So how can we ask her to live in a barn – at least for part of the year – equipped with 40 year old tie stalls?
Renovating/Upgrading Tie Stalls for Today's Dairy Cow
John Conway describes the new tie stall design.
Today's dairy cow IS NOT the same physically as one born in 1970. Yet many dairy farmers use tie stalls built 40 years ago or more. However, new research from the Ontario Ministry of Agriculture and Food demonstrates the economic benefits of re-designing tie stalls for today's dairy cow. And since over 70% of Madison County dairy farms still house their herds in tie stall barns, it's only logical that CCE staff organize an on-farm meeting to look at these new findings. Roy Meeker, dairy farmer from Munnsville, hosted our meeting and John Conway, PRO-DAIRY dairy specialist, helped lead the discussion on cost/benefit analysis and pay-back returns. In one example, a farmer netted an additional $40,000 with fewer cows and stalls during a "low milk price" year.
Local Producers Complete
Beef Quality Assurance Program
Close to 20 beef and dairy producers from Madison and Oneida Counties completed certification in the Beef Quality Assurance Program™ on Saturday, April 9th. Carol Gillis, Executive Director of the NY Beef Industry Council, introduced the program and the rationale behind it - "...to ensure that beef and dairy cattle are produced and managed in a manner that will result in a safe and wholesome beef product for the consumer." The training concluded at the Brewer Farm, Canastota, owned by Paul O'Mara. Mike Baker, Beef Specialist with Cornell University, taught and demonstrated the basics in giving injections, reading and understanding drug labels, and other practices to enhance beef product quality, maximize marketability, and strengthen consumer confidence.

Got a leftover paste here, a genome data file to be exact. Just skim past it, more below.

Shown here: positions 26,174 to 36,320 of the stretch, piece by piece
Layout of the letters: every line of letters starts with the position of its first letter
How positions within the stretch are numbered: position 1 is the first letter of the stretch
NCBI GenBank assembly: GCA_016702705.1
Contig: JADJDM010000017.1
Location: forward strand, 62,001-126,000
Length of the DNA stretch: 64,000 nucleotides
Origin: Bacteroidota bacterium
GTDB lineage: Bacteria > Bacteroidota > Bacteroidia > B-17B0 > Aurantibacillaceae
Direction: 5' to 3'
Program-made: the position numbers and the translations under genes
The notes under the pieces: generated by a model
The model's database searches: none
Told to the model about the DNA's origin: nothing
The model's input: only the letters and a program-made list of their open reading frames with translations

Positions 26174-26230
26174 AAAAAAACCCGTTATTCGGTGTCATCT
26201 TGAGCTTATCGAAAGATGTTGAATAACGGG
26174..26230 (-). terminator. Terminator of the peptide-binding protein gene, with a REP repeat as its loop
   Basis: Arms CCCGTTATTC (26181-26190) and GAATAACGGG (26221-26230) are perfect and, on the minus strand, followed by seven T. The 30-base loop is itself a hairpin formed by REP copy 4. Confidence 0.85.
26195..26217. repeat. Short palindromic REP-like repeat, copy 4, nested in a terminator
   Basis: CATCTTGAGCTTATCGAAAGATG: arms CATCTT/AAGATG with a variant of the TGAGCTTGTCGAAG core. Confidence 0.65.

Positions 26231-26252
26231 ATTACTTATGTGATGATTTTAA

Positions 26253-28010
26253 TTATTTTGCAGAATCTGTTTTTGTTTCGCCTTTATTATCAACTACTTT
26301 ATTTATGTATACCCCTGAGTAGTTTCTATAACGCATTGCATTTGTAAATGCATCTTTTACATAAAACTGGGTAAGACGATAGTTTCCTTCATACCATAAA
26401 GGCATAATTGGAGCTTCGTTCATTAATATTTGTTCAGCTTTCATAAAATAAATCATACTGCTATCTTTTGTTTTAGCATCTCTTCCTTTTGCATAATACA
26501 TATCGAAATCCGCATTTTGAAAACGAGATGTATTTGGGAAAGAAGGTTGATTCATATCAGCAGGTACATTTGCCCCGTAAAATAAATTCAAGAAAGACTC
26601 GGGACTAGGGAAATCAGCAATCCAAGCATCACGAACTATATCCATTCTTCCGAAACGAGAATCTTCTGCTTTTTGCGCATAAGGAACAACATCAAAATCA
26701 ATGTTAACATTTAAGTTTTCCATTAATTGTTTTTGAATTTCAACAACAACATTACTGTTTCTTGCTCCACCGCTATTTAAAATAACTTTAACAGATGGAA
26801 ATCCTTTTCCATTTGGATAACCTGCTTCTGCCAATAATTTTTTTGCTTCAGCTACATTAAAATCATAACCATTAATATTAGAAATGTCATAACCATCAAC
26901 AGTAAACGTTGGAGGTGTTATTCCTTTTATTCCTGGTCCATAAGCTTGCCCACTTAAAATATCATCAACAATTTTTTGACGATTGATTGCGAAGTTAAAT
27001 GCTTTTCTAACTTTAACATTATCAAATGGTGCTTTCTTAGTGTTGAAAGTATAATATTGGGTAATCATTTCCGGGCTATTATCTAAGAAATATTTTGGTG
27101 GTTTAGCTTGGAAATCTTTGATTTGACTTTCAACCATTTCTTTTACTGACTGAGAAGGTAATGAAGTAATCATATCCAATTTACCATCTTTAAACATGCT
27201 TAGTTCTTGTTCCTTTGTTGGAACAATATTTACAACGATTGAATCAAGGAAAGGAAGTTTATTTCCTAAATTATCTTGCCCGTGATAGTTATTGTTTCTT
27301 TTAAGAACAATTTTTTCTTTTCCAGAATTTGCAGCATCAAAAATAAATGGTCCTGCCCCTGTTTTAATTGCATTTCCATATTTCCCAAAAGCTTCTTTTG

Connecting customers to retail farms in Madison County
Do you have a farm stand? Does your farm offer shares in a community supported agriculture program? Do you raise animals or animal products for direct sale to consumers? Do you sell hay, bloodstock, Christmas trees or other agricultural specialty items at your farm? If you do, we want to hear about it.
New farm guides for Madison County are being developed. The guides will connect customers with farmers who produce food and agricultural products for retail sale.
If your farm or farm shop is open to the public, it qualifies for listing. Farmers who sell only through farmer’s markets will not be individually listed, but the farmers’ markets will be promoted.
The listing is free and we don’t want to miss anyone. Please fill out the Farm Guide Registration form to list your farm or shop. For further information, contact the Madison County Agricultural Economic Development Program and Cornell Cooperative Extension at 315-684-3001 ext. 125 or email firstname.lastname@example.org.
Recent Field Crops Articles:
Late blight is a potentially very destructive disease that fortunately occurs very sporadically in most areas of the northeastern US most growing seasons.
The Agricultural Program in Madison County addresses the educational needs of a diverse group of farmers and land owners in Madison County. They include:
- Dairy Farmers
- Livestock Farmers
- Field Crop Farmers
- Commercial Vegetable and Small Fruit Farmers
- Farmers who are exploring and starting entrepreneurial pursuits in agriculture
Our Agricultural staff includes:
- Beth McKellips – Director, Agricultural Economic Development & Ag Program Coordinator.
- Karen Baase – Agricultural Program Issue Leader
- Steve Miller – NYS Hops Specialist
- April Winslow – "Ag In The Classroom" Coordinator / Farm Safety
- Darlene Curtis –Administrative Asst., IT and Marketing
- Alycia Schick – Hops Program Assistant